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Introduction to Scholarly Research: Library Databases

An introduction to scholarly research for use in CWRR I classes.

Finding Articles at Staley Library

1. Begin at the Library's homepage (http://www.millikin.edu/staley).

  You can also start at the myMillikin page. Look for the "Academics" section on the right and then click on "Library Databases."

2. Click on the "Search Databases" button under "Find Articles, Audio & Video."

screenshot of the search databases button

3. You can access the databases by name or by subject.

screenshot of the databases by subject listing

4. Unless you have a specific database in mind, think about what you are researching. Your topic is part of what subjects? Click on the subject(s) for your topic.

5. You will then see a listing of database for your topic. Click on one of them to begin searching. Keep in mind that different database will return different results, even in the same subject area, so make sure to try more than one!

screenshot of the business databases list

6. Each database is a little different, but they all have some things in common.

7. Every database has a box where you can type in the words for your search. Most database have multiple boxes. Try putting each of your search concepts in a separate box.

screenshot of keyword entry in a database

8. After you have conducted your search you will see a list of results.

9. In most databases you will be presented with options for narrowing down your results. These limits may include date, format type, subject, age, geographic location, etc.

screenshot of database limit results

10. When you find an article that looks interesting, click on the title to find out more about it.

11. The abstract is a short summary of the article. The subject terms are what the article is about and can be clicked on to find more articles on the same subject.

screenshot of subject terms listing

Tips for Searching in Library Databases

  • Use keywords for your search (rather than entire phrases or sentences) and put each keyword in a separate search box.
  • More keywords = narrower search = fewer results.
    Fewer keywords = broader search = more results.
  • Use the limiters in the database (date, type of articles, etc.) to focus your search, but be careful with the full text limiter. It may eliminate quality articles that you can access in another database or retrieve through interlibrary loan.
  • There are no perfect number of results; it depends on your topic and the purpose of your research. However, it is not unreasonable to look through 30 or 40 results, i.e., multiple pages of results, to find several good articles on your topic.
  • In your results pay attention to the abstract and subject terms, both can provide ideas for additional search terms.
  • A useful search technique is to find one good article on your topic and then use the information from that article (subject terms, abstract, author name, etc.) to find more articles like it.
  • Use the bibliography or works cited section of an article on your topic to find more articles (and books).
  • Make sure to search multiple databases. Each database contains unique articles and will provide different results, even if you use the same search terms.
  • Be patient! Searching a library database is much different than using a search engine like Google. Library databases offer powerful features to help searchers find just the right article, but like driving a race car at high speed, it takes some practice before you get good at it.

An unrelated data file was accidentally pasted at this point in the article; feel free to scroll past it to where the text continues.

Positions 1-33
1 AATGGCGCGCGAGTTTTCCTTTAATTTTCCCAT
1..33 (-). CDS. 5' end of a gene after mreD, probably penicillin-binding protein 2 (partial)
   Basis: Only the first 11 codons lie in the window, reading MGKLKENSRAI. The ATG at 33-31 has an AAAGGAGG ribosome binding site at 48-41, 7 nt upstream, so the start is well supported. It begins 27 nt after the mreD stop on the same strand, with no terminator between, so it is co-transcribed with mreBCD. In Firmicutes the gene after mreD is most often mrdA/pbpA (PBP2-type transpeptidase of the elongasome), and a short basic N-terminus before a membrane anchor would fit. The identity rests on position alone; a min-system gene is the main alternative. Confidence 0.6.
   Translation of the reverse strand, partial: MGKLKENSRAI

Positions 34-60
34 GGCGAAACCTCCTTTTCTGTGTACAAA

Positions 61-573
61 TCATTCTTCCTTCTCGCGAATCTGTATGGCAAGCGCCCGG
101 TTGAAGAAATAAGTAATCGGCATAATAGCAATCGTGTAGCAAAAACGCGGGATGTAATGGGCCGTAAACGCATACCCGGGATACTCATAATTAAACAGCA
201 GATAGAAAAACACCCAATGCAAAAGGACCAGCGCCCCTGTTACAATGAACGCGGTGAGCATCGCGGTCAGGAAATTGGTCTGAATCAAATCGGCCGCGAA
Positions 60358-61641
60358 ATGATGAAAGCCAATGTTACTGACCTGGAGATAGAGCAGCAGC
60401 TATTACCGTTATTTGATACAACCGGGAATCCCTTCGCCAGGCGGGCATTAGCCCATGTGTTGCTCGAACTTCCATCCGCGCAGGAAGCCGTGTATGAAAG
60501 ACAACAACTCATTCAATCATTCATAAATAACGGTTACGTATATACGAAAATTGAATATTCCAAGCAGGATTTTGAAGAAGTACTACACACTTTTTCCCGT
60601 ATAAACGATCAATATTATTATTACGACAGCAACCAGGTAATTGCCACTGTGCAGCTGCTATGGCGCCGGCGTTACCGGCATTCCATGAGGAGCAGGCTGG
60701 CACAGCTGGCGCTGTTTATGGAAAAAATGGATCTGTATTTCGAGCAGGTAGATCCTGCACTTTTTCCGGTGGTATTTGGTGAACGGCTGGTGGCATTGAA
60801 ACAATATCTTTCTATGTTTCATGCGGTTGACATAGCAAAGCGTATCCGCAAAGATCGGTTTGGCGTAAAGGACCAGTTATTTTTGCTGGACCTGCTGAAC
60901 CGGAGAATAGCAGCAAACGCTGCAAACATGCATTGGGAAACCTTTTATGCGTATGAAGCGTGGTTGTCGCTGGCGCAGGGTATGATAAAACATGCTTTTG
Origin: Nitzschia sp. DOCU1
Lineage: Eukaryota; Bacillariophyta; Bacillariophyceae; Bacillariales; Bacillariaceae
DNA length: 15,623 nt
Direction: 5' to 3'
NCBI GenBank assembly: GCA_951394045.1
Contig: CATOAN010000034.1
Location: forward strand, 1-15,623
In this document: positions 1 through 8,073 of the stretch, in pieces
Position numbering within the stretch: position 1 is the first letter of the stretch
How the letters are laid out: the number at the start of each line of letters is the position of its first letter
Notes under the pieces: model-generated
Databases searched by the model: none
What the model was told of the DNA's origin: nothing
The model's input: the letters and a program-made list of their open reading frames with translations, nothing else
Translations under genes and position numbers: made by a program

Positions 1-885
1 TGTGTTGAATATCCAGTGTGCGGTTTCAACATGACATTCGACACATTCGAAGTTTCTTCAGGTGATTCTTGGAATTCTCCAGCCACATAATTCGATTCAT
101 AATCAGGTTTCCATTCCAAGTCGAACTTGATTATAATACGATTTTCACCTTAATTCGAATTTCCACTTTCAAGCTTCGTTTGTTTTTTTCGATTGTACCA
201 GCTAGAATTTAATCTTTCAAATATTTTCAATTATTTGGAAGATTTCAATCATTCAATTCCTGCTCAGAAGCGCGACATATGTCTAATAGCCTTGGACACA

Finding the Full Text of Articles

So, you have found an article in a library database that looks interesting and now you want to read the entire article? Here's how you do it.

1. After clicking on the title in the results list, look through the record for a link that says "PDF Full Text," "HTML Full Text" or "View PDF." Any of these options will show you the entire article, which you can then download.

screenshot of the full text links

 HTML Full Text is only the text of the article, while the PDF Full Text contains all of the charts, graphs, and images in the original article.

 A great way to save your article for later is to use the email option. You can email the article to any email address and in most databases you can send an APA or MLA style citation as well.

screenshot of email database option

2. If there is no link to the full text article, look for the "Find It!" button.

screenshot of the Find It button

3. After you click on the Find It button, you will be taken to a new window that will give you different options for getting the full text of the article.

Option #1 – Access Electronic Full Text

screenshot of full text available link

Sometimes articles will be available electronically in another database. Look for a link that says "Full text available via" and then a database name. Click on the link and you'll be taken to the database where you can access the full text.

Option #2 – Check Print Availability

screenshot of check print availability link

Sometimes the library owns the journal in print or microfilm. You'll need to check the years of the journal that the library owns and if it matches the year of the article that you are looking for. If so, you can photocopy or scan the article.

Option #3 – Request Through Interlibrary Loan

screeshot of the interlibrary loan link

If the library does not have electronic access to the article or own it in print, then you can request a copy through Interlibrary Loan.

Click the link that says "No full text? We can request it for you." This will open a new window. You'll be asked to log in to myMillikin (if you aren't logged in already). Check to make sure that the request looks correct and then click "Submit Request."

screenshot of the submit request button

You will receive an email when your article is available in your ILLiad account.